Thousands of snow avalanches occur each year in British Columbia. Our provincial highways routed through mountain passes are very susceptible to this safety hazard.
At the Ministry of Transportation and Highways, Snow Avalanche Programs staff work hard to ensure that motorists can rely on a safe provincial transportation system during the winter months.
Approximately 1,200 kilometres of provincial roads are prone to the danger of avalanches in 60 hazardous areas, including Kootenay Pass, Bear Pass, the Trans Canada Highway near Revelstoke, Allison Pass, the Fraser Canyon, the Coquihalla, Duffey Lake Road and Highway 16 between Terrace and Prince Rupert. Each year, more than 2,000 natural and/or controlled avalanches are recorded either above or on provincial highways throughout B.C.
Natural avalanches are triggered when the bonds that hold the snowpack together break from additional stresses created by factors such as rain, wind, rising temperatures and/or the weight of new snow. While it is difficult to predict exactly when or where an avalanche will occur, detailed monitoring and investigation of the snowpack, weather conditions and past avalanche occurrences can provide enough information to forecast avalanche cycles.
During winter months, snow avalanche technicians maintain a constant watch over weather and snowpack conditions – Snow Avalanche Programs. If they determine that avalanches may occur which could block a highway or threaten safety, the highway is closed. During these closures, the avalanche technician will either allow the avalanches to occur naturally or use explosives to artificially trigger the avalanches.
The most common methods employed by the ministry are artillery and explosives charges dropped by helicopters. In addition to these traditional methods of avalanche control, the ministry has recently installed an avalanche control system known as Gaz-Ex. This system allows an avalanche technician to release and detonate an explosive mixture of oxygen and propane by radio telemetry to an exploder. The exploders are located at predetermined sites which are prone to avalanches. Currently, the ministry has 12 exploders in Kootenay Pass and 2 in Duffey Lake.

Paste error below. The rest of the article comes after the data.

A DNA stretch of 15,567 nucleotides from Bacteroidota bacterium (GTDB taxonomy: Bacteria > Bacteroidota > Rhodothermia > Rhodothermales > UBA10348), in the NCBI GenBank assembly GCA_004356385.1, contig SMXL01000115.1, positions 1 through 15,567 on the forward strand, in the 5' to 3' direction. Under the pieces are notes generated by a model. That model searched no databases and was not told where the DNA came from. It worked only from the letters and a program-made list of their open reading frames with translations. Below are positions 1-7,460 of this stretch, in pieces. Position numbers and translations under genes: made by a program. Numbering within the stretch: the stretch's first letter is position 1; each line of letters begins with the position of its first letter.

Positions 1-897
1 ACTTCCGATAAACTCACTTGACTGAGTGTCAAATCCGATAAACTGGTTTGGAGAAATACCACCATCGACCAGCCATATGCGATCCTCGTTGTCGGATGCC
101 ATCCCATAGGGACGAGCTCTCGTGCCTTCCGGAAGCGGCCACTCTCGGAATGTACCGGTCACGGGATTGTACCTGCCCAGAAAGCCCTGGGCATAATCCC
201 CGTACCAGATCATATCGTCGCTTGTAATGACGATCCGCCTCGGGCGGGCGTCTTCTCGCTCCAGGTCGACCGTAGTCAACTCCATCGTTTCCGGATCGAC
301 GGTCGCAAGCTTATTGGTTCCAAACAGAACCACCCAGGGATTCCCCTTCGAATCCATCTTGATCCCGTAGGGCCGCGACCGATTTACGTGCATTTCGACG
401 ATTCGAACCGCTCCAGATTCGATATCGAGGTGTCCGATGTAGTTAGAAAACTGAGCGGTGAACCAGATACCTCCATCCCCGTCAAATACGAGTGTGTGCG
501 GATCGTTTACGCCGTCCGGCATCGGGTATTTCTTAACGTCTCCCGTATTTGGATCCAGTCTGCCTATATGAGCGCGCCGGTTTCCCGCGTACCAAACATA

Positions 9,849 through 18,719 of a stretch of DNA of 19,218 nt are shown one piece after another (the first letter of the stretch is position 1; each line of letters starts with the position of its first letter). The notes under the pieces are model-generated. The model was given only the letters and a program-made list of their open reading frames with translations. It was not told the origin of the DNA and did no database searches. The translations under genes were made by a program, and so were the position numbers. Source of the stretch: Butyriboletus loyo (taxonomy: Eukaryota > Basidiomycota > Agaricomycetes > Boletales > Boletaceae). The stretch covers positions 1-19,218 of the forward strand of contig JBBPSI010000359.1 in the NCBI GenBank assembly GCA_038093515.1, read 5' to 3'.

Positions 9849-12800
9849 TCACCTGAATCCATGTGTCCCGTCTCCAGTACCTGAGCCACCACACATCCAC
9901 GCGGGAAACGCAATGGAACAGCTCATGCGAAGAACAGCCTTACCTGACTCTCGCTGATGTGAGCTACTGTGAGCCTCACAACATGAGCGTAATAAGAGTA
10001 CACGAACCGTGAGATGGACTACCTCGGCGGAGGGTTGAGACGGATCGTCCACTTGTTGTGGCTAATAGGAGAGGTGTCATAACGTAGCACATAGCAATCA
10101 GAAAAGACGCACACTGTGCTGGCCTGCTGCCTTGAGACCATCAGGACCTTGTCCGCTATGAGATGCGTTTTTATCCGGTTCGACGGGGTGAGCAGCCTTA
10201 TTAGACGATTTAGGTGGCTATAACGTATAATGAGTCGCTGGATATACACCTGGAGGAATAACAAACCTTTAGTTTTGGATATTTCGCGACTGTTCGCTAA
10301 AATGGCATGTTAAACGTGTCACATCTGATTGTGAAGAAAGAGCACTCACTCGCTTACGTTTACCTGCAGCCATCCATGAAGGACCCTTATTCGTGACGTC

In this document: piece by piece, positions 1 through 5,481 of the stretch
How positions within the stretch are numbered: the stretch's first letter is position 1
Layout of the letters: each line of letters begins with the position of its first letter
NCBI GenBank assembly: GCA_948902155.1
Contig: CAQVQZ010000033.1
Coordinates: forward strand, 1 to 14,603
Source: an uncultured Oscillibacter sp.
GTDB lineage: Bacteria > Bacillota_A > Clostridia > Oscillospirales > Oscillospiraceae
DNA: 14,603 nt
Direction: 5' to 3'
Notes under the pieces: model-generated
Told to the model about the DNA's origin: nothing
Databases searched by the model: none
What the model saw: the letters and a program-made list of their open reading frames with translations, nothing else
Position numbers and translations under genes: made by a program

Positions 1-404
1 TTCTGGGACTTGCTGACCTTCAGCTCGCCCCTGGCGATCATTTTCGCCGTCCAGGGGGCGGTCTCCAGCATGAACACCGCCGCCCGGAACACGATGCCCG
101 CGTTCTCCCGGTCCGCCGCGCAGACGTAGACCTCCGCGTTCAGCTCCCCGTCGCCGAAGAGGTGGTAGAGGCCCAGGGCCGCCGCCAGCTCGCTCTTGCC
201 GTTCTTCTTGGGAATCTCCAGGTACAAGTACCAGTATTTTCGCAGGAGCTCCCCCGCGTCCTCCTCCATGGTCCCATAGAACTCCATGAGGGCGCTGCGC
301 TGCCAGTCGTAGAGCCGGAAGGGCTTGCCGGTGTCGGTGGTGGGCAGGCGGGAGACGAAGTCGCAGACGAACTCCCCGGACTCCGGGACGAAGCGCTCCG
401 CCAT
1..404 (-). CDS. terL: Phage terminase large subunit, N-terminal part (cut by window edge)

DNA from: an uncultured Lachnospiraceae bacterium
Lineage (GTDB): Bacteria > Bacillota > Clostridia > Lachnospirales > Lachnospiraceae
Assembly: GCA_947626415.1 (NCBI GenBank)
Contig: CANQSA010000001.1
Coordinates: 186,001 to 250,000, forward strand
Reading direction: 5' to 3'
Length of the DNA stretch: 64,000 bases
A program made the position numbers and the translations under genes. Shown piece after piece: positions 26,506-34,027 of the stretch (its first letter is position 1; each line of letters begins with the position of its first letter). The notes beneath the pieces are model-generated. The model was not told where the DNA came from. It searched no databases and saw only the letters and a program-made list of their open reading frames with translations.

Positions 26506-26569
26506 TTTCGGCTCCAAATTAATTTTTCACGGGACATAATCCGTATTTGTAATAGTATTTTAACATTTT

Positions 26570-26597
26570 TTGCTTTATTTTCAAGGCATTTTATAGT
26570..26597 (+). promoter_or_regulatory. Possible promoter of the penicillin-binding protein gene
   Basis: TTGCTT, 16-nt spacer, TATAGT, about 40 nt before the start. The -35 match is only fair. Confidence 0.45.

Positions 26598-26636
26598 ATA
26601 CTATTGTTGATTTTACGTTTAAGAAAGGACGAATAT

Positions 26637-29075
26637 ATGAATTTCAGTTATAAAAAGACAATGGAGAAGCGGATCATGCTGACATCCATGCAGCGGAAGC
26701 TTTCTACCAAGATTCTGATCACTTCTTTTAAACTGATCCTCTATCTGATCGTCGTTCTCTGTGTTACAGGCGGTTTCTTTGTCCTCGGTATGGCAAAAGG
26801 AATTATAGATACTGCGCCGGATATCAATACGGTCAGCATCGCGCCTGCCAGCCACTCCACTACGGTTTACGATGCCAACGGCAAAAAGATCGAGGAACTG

The ministry’s avalanche technicians are highly trained in avalanche forecasting and avalanche safety. They constantly assess weather and snowpack conditions to determine the avalanche hazard. Ensuring public safety sometimes requires that a road be closed. To better forecast avalanches, the ministry has developed a network of manual and automated weather stations. These stations provide avalanche technicians with up-to-date weather and snowpack observations. These observations help avalanche technicians determine the risk to the highway.
What You Can Do to Ensure Your Safety
- Observe the sign “Avalanche Area-Do Not Stop.” Drive carefully in avalanche areas. Avalanches may reach the highway without warning.
- Obey road closures. The avalanche hazard is high and avalanche control work by explosives may be carried out at any time.
- If an avalanche blocks the highway, remain in your vehicle with seat belts on and await assistance. It is easier to find a car in the snow than it is to find a person. Try to drive to a safe area if possible. Do not attempt to drive through small avalanches.
- Be aware of the possibility of road closures. When travelling through avalanche areas, allow extra time to reach your destination.
- If your winter travel involves backcountry recreation in Western Canada (such as ski touring, snowmobiling, ice climbing, snow boarding and snowshoeing) please contact the Canadian Avalanche Association.